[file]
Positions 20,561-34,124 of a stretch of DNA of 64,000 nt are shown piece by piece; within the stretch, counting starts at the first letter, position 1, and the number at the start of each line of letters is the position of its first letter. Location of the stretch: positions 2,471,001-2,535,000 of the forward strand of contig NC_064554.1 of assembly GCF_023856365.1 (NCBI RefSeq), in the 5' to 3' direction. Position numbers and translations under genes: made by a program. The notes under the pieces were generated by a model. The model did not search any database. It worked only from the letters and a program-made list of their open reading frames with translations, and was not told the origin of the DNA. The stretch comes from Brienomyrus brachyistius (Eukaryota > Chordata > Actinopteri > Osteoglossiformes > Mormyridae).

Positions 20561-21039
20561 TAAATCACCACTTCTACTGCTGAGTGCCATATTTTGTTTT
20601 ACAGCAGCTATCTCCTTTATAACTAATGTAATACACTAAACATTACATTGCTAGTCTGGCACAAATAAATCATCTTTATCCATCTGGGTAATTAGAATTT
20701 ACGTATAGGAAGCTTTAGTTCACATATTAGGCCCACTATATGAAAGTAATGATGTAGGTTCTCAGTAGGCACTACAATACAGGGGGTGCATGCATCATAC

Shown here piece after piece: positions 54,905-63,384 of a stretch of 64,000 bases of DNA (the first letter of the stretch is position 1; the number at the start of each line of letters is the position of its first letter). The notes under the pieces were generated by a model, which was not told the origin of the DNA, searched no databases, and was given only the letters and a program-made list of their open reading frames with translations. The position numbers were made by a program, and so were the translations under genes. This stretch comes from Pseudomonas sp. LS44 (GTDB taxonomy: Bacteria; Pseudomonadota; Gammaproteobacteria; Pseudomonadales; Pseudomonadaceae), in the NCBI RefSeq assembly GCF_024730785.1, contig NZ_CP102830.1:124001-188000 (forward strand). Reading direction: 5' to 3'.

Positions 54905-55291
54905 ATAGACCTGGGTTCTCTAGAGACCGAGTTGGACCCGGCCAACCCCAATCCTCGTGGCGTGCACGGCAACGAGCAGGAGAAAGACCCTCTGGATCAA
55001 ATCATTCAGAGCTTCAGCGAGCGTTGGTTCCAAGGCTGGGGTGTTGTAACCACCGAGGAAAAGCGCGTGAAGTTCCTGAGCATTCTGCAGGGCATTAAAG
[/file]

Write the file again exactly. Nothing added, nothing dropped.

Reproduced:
Positions 20,561-34,124 of a stretch of DNA of 64,000 nt are shown piece by piece; within the stretch, counting starts at the first letter, position 1, and the number at the start of each line of letters is the position of its first letter. Location of the stretch: positions 2,471,001-2,535,000 of the forward strand of contig NC_064554.1 of assembly GCF_023856365.1 (NCBI RefSeq), in the 5' to 3' direction. Position numbers and translations under genes: made by a program. The notes under the pieces were generated by a model. The model did not search any database. It worked only from the letters and a program-made list of their open reading frames with translations, and was not told the origin of the DNA. The stretch comes from Brienomyrus brachyistius (Eukaryota > Chordata > Actinopteri > Osteoglossiformes > Mormyridae).

Positions 20561-21039
20561 TAAATCACCACTTCTACTGCTGAGTGCCATATTTTGTTTT
20601 ACAGCAGCTATCTCCTTTATAACTAATGTAATACACTAAACATTACATTGCTAGTCTGGCACAAATAAATCATCTTTATCCATCTGGGTAATTAGAATTT
20701 ACGTATAGGAAGCTTTAGTTCACATATTAGGCCCACTATATGAAAGTAATGATGTAGGTTCTCAGTAGGCACTACAATACAGGGGGTGCATGCATCATAC

Shown here piece after piece: positions 54,905-63,384 of a stretch of 64,000 bases of DNA (the first letter of the stretch is position 1; the number at the start of each line of letters is the position of its first letter). The notes under the pieces were generated by a model, which was not told the origin of the DNA, searched no databases, and was given only the letters and a program-made list of their open reading frames with translations. The position numbers were made by a program, and so were the translations under genes. This stretch comes from Pseudomonas sp. LS44 (GTDB taxonomy: Bacteria; Pseudomonadota; Gammaproteobacteria; Pseudomonadales; Pseudomonadaceae), in the NCBI RefSeq assembly GCF_024730785.1, contig NZ_CP102830.1:124001-188000 (forward strand). Reading direction: 5' to 3'.

Positions 54905-55291
54905 ATAGACCTGGGTTCTCTAGAGACCGAGTTGGACCCGGCCAACCCCAATCCTCGTGGCGTGCACGGCAACGAGCAGGAGAAAGACCCTCTGGATCAA
55001 ATCATTCAGAGCTTCAGCGAGCGTTGGTTCCAAGGCTGGGGTGTTGTAACCACCGAGGAAAAGCGCGTGAAGTTCCTGAGCATTCTGCAGGGCATTAAAG